When it comes to Medal of Honor's multiplayer, EA has made no bones of the fact that it's developed by a completely different studio (EA DICE) and may lack continuity with the single-player as a result. Somewhat surprisingly, the two different game types actually feel closer to each other than we'd expected. It's DICE's decision not to opt for perks or killcams - which were present in Bad Company 2 - that makes Medal of Honor more tuned towards the FPS purist. A steadfast focus on team-based modes instead of all-out deathmatches also adds to the authenticity of the multiplayer, which is one of the finer points that stays with you from the single-player as well.
Danger Close has focused on telling an authentic soldier's story with Medal of Honor - one that actually manages to be genuinely touching at times. Similarly, DICE has focussed on bringing this authentic feel over into the multiplayer. With the absence of gamey perks and killcams, MoH's upgrade tree focuses intently on the technical aspects of its weapons instead, such as their barrel slots and sights. It may seem like a bit of a step backwards at first; a bit plain perhaps, but you soon realise why it's there. Despite the gaminess of DICE's multiplayer at times, with its +10 XP icons that pop-up from the body of each successfully killed enemy, it's still more of a pure shooting experience than its competitors, unfettered by RPG-style class bonuses or the addictive chimes of a fruit machine.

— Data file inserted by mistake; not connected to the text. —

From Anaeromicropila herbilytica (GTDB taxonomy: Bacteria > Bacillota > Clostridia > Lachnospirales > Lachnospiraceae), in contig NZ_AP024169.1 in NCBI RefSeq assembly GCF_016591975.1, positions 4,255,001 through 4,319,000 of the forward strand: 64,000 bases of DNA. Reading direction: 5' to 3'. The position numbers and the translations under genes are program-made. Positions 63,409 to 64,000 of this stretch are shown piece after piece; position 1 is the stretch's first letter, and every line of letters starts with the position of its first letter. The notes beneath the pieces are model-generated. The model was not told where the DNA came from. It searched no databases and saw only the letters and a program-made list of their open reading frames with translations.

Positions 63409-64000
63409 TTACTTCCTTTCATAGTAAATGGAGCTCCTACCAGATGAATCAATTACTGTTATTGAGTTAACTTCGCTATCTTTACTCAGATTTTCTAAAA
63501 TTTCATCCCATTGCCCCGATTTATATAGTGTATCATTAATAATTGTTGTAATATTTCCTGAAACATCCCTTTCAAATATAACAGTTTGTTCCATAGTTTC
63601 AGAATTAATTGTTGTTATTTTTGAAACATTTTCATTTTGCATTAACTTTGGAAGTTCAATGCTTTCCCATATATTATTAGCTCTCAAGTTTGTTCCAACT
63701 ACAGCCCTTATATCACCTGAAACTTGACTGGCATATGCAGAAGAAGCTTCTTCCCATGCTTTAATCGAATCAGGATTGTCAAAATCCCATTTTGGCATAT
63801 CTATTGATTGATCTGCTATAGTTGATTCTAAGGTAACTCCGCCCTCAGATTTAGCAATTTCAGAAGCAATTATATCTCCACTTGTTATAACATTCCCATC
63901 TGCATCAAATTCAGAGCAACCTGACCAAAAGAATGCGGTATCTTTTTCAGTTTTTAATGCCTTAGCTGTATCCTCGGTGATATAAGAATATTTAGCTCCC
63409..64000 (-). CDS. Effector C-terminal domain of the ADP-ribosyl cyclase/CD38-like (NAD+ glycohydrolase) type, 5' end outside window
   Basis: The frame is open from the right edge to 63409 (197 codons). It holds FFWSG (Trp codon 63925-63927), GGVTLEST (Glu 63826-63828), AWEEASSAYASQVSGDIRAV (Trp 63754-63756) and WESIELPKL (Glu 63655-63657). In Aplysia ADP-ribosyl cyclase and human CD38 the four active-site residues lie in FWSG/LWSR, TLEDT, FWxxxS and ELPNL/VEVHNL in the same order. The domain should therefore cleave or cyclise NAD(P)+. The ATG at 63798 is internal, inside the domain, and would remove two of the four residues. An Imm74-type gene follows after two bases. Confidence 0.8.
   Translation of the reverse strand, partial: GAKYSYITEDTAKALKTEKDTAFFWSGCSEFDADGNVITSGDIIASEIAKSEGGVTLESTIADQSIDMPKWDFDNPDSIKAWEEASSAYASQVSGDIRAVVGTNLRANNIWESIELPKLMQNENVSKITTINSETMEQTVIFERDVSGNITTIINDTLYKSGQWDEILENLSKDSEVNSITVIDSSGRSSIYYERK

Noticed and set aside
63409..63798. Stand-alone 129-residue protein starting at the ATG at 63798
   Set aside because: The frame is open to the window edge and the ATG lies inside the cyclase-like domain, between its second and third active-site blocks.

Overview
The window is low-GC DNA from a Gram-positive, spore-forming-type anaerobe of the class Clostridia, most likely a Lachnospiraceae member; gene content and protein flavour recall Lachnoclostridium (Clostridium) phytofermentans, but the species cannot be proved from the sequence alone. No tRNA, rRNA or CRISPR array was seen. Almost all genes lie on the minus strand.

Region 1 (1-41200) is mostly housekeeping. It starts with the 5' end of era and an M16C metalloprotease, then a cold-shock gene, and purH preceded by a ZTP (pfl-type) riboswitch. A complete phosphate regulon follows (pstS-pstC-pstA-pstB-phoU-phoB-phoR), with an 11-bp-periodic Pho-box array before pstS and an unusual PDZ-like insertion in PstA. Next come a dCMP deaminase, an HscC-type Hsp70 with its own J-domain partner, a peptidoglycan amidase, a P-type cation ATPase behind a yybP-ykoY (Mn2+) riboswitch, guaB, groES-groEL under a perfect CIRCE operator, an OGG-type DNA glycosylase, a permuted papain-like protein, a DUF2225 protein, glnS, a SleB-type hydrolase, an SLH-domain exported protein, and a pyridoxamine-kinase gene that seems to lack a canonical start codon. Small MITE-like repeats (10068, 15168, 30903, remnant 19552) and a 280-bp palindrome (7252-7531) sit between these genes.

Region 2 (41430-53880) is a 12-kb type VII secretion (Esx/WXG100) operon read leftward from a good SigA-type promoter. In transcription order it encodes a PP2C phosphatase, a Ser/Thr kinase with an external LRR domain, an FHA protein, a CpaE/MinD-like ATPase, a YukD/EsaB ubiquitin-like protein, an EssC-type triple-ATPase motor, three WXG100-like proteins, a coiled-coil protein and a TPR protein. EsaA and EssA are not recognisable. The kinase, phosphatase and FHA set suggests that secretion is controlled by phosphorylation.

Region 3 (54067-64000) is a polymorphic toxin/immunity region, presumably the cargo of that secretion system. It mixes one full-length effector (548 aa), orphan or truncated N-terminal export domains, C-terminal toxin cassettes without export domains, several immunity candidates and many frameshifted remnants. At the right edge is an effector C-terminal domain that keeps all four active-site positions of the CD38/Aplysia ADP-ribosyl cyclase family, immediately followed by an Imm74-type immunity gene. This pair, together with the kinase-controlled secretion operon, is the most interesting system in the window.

Killstreak rewards or, in Medal of Honor's case, Support Actions are the only conventional bonus type that DICE has decided to include. Again though, they're not quite as off-the-hook as what you might find in Modern Warfare 2. Supporting airstrikes or mortar fire, combined with defensive rewards such as improved ammo or extra health, do give you something to play towards and encourage a cautious approach while avoiding silly deaths. However, relatively speaking these rewards have been downplayed somewhat and won't overdose the gameplay quite as much as a circling Pave Low or AC-130 strike, for example. Instead, the stress is placed squarely on infantry-based conflict.
Beyond this, DICE's Frostbite engine with its unmistakably destructible environments serves well here (albeit not as impressively as in Bad Company 2) while Battlefield fans will be glad to hear that MoH's modes are a mix of objective based matches in the 'Rush' style, a Conquest-type mode, and the standard team deathmatch. There's more immediacy to the combat than you'd typically find in a Battlefield game though, delivered through tighter maps and swifter deaths. The pace is faster as a result and, once again, this places Medal of Honor much further into Modern Warfare territory than DICE has typically strayed. That said, MoH isn't without the occasional original idea, such as a Skill Level stat that increases when you kill players of a higher skill or decreases when you're felled by a noob.
And the content doesn't end there either. A 'Tier 1' tab in Medal of Honor's single-player component opens up a wealth of ranking boards for the 10 levels featured in the campaign. Players can attempt to place themselves on these boards through a number of criteria, from the amount of headshots achieved on one level to the completion speed of another, while a 'Par Time' for each level then unlocks medal awards for your profile.